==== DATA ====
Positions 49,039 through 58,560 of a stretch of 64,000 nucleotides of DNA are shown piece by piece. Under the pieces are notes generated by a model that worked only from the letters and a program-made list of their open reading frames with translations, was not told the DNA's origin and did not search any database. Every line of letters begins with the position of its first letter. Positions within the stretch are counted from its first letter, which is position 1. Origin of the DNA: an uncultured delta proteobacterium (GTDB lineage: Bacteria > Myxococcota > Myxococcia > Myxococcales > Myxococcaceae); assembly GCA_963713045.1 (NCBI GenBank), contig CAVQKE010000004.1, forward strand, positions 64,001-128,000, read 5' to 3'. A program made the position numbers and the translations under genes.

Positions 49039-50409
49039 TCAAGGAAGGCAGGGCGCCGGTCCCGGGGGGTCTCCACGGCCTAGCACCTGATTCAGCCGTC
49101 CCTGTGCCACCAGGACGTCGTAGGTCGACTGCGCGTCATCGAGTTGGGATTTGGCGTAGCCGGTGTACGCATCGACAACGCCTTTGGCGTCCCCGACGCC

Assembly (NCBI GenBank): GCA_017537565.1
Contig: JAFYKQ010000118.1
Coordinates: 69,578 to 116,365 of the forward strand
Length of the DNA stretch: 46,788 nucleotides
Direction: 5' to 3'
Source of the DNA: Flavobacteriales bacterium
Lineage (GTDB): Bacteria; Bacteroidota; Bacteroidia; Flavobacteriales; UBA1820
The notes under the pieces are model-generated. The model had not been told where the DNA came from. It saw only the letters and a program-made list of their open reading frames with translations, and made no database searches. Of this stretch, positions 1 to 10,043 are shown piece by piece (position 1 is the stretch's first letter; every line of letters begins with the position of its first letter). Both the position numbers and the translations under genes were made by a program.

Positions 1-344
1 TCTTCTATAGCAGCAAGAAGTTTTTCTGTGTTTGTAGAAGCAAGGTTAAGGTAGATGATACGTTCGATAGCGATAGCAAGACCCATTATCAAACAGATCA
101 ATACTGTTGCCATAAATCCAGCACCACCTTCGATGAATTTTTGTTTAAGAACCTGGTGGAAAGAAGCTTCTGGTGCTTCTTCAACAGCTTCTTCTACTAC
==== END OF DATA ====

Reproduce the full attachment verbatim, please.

Positions 49,039 through 58,560 of a stretch of 64,000 nucleotides of DNA are shown piece by piece. Under the pieces are notes generated by a model that worked only from the letters and a program-made list of their open reading frames with translations, was not told the DNA's origin and did not search any database. Every line of letters begins with the position of its first letter. Positions within the stretch are counted from its first letter, which is position 1. Origin of the DNA: an uncultured delta proteobacterium (GTDB lineage: Bacteria > Myxococcota > Myxococcia > Myxococcales > Myxococcaceae); assembly GCA_963713045.1 (NCBI GenBank), contig CAVQKE010000004.1, forward strand, positions 64,001-128,000, read 5' to 3'. A program made the position numbers and the translations under genes.

Positions 49039-50409
49039 TCAAGGAAGGCAGGGCGCCGGTCCCGGGGGGTCTCCACGGCCTAGCACCTGATTCAGCCGTC
49101 CCTGTGCCACCAGGACGTCGTAGGTCGACTGCGCGTCATCGAGTTGGGATTTGGCGTAGCCGGTGTACGCATCGACAACGCCTTTGGCGTCCCCGACGCC

Assembly (NCBI GenBank): GCA_017537565.1
Contig: JAFYKQ010000118.1
Coordinates: 69,578 to 116,365 of the forward strand
Length of the DNA stretch: 46,788 nucleotides
Direction: 5' to 3'
Source of the DNA: Flavobacteriales bacterium
Lineage (GTDB): Bacteria; Bacteroidota; Bacteroidia; Flavobacteriales; UBA1820
The notes under the pieces are model-generated. The model had not been told where the DNA came from. It saw only the letters and a program-made list of their open reading frames with translations, and made no database searches. Of this stretch, positions 1 to 10,043 are shown piece by piece (position 1 is the stretch's first letter; every line of letters begins with the position of its first letter). Both the position numbers and the translations under genes were made by a program.

Positions 1-344
1 TCTTCTATAGCAGCAAGAAGTTTTTCTGTGTTTGTAGAAGCAAGGTTAAGGTAGATGATACGTTCGATAGCGATAGCAAGACCCATTATCAAACAGATCA
101 ATACTGTTGCCATAAATCCAGCACCACCTTCGATGAATTTTTGTTTAAGAACCTGGTGGAAAGAAGCTTCTGGTGCTTCTTCAACAGCTTCTTCTACTAC